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Landslide susceptibility analysis using sinmap in Fraser's Hill, Malaysia


Rosli, Mohd Hafiz (2012) Landslide susceptibility analysis using sinmap in Fraser's Hill, Malaysia. Masters thesis, Universiti Putra Malaysia.


Shallow landslide is normally occurred between 1 to 2 meter depth and it also normally occurs in highly and completely weathered rocks (Grades IV to VI) or known as residual soil. It can be very active and widespread in occurrence especially during rainy seasons where the soil moisture is saturated or nearly saturated. Due to spatial variability in rainfall and runoff, soil depths, land use and topographic characteristics, it is often difficult to predict and thus control the landslides occurrences at the catchment level. In this study an attempt has been made to evaluate the applicability of a slope stability model (SINMAP) to simulate shallow landslide in tropical environment. The study was carried out in Fraser Hill Catchment, a popular hill resort area in Peninsular Malaysia. Model input parameters include soil bulk density, friction angle, cohesion and hydraulic conductivity were gathered through in situ and laboratory analysis. Landslides locations were recorded using GPS as well as image interpretation of SPOT 5 satellite imagery to establish landslide source areas inventory. The historical landslide inventory was used to ass the model output performance. To evaluate the accuracy of the landslide susceptibility map produced by the model, two approaches were taken which are Success Rate (SR) and Modified Success Rate (MSR). Comparison between simulated model output and the historical landslide inventoried map were done through overlay analysis. The results indicated that 68% of the actual landslide inventoried fall within the unstable area predicted by the model. The model also indicated 70.5% of the catchment area is naturally unstable that most of the upper and middle part of the catchment is susceptible to shallow landslide, particularly areas where slopes are steep and lack of vegetation. When simulated using a 70 mm/hr of precipitation and estimated soil depth at 2.64 m, 89% of the catchment area is in saturated zone when the event occurred. Prior to that, 87% of the landslide inventory fall into that saturated zone and this indicate that hydrologic factors might triggered the landslide incidence in Fraser Hill. DEM spatial resolution effect on the landslide susceptibility map was assessed by aggregating the DEM into 20, 30, 40, 60 and 80 m resolution sizes. Result shows that using coarser DEM resolution, the accuracy of prediction decreased gradually. However, at 20 and 30 m DEM resolution the result doesn’t significantly change. Perfect DEM might not be available but choosing the right resolution for specific project is more important. Sensitivity analysis was done to evaluate model input parameters which are soil bulk density, friction angle, cohesion and ratio of transmissivity over recharge (T/R). Results from sensitivity analysis shows that the most significant parameter that gave the highest impact on total predicted susceptible landslide area is soil cohesion. By manipulating the mean soil cohesion value at ±0.5 Std. Dev (SD), ±1.0 SD and ± 2.0 SD, the changes in predicted unstable zone varies from 0.3% (+2.0SD) to 89.0% km2 (-2.0SD). Friction angle, bulk density and T/R input come second, third and fourth respectively. The simulated result was considered to be reasonably accurate taking into the consideration of constraint in the accuracy of the DEM constructed from 1: 50,000 topographic map. These findings may suggest that the model can be used as a decision support tool in many environmental impact analysis projects on catchment wide basis in this country.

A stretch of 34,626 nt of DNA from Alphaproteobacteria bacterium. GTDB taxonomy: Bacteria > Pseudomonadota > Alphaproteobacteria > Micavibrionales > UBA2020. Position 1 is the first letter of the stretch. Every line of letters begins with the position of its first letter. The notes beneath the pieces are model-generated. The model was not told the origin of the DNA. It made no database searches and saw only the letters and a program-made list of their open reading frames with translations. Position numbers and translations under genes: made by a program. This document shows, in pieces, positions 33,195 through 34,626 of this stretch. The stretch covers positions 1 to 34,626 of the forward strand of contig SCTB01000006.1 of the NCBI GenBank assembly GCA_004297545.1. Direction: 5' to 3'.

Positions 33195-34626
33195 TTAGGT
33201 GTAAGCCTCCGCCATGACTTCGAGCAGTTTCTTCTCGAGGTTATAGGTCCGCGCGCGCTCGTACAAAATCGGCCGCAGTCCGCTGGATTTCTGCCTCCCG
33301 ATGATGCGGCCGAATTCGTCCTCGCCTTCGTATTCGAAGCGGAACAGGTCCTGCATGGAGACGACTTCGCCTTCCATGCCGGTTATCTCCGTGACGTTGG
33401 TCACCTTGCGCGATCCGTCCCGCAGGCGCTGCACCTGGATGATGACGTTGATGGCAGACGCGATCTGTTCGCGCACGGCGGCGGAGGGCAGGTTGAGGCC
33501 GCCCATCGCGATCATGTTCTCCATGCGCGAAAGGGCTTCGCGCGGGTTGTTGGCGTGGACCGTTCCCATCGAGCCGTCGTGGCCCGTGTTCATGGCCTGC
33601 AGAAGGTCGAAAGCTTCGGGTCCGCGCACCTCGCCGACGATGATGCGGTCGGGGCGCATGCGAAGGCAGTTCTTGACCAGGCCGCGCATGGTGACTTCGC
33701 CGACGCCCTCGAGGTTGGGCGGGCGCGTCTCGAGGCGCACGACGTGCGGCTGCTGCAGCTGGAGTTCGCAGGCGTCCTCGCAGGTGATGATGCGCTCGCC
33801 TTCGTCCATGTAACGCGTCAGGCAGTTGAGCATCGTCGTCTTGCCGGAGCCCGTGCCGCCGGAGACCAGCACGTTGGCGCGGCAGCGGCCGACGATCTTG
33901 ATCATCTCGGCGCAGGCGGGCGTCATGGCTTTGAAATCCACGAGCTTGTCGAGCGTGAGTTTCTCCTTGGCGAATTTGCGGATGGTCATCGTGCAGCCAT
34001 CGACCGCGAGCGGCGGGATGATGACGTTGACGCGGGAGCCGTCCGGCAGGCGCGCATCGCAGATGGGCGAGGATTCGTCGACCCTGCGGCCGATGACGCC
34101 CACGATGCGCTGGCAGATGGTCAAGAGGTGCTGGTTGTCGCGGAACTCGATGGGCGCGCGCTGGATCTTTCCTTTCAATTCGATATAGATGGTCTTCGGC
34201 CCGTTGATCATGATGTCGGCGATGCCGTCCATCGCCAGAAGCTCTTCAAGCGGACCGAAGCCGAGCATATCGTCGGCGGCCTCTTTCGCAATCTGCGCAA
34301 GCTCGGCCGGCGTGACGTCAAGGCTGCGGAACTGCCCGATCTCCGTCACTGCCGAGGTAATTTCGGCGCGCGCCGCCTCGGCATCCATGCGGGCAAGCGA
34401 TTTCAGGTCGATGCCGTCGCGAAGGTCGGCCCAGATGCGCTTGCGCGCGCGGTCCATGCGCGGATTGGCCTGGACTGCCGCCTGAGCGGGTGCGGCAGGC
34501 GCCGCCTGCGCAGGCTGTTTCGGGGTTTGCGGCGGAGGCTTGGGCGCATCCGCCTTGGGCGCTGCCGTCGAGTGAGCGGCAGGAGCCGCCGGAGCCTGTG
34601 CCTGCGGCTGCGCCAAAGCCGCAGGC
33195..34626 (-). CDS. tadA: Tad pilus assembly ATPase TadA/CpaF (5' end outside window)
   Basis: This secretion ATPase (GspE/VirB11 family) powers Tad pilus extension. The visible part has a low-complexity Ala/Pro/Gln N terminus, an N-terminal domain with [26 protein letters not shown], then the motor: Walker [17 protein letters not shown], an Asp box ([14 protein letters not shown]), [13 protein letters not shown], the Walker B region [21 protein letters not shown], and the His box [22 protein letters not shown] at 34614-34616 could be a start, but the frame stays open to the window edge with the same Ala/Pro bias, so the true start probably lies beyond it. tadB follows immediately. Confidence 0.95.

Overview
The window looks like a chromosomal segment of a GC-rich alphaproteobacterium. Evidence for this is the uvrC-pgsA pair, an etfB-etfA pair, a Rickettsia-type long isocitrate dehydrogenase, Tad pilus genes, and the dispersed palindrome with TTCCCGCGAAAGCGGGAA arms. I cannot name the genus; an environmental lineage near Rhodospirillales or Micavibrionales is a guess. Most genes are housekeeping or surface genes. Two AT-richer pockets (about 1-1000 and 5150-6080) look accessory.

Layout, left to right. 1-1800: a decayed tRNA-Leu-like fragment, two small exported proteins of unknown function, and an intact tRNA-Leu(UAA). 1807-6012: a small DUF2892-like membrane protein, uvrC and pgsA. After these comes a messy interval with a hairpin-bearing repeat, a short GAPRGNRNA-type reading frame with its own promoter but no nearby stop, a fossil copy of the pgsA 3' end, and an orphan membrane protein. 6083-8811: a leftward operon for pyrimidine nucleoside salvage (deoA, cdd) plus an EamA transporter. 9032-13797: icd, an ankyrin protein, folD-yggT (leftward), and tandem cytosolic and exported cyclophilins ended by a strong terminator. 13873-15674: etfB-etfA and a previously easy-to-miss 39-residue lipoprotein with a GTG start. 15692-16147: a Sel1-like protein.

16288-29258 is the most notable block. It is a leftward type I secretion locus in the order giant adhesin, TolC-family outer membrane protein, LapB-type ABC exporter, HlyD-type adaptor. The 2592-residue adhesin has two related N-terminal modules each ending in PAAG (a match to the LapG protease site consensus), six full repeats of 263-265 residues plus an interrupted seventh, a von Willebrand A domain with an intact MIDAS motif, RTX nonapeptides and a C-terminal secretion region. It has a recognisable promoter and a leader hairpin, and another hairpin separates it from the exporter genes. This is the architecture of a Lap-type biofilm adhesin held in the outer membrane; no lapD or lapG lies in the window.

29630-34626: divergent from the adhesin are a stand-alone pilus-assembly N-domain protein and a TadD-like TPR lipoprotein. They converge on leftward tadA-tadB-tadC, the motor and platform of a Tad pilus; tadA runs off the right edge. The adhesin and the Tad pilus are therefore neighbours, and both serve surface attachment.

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Additional Metadata

Item Type: Thesis (Masters)
Subject: Landslides - Malaysia
Subject: Landslide hazard analysis
Subject: Slopes (Soil mechanics) - Malaysia - Stability
Call Number: FPAS 2012 10
Chairman Supervisor: Assoc. Prof. Wan Nor Azmin Sulaiman, PhD
Divisions: Faculty of Environmental Studies
Depositing User: Haridan Mohd Jais
Date Deposited: 11 Mar 2015 02:49
Last Modified: 11 Mar 2015 02:49
URI: http://psasir.upm.edu.my/id/eprint/33338
Statistic Details: View Download Statistic

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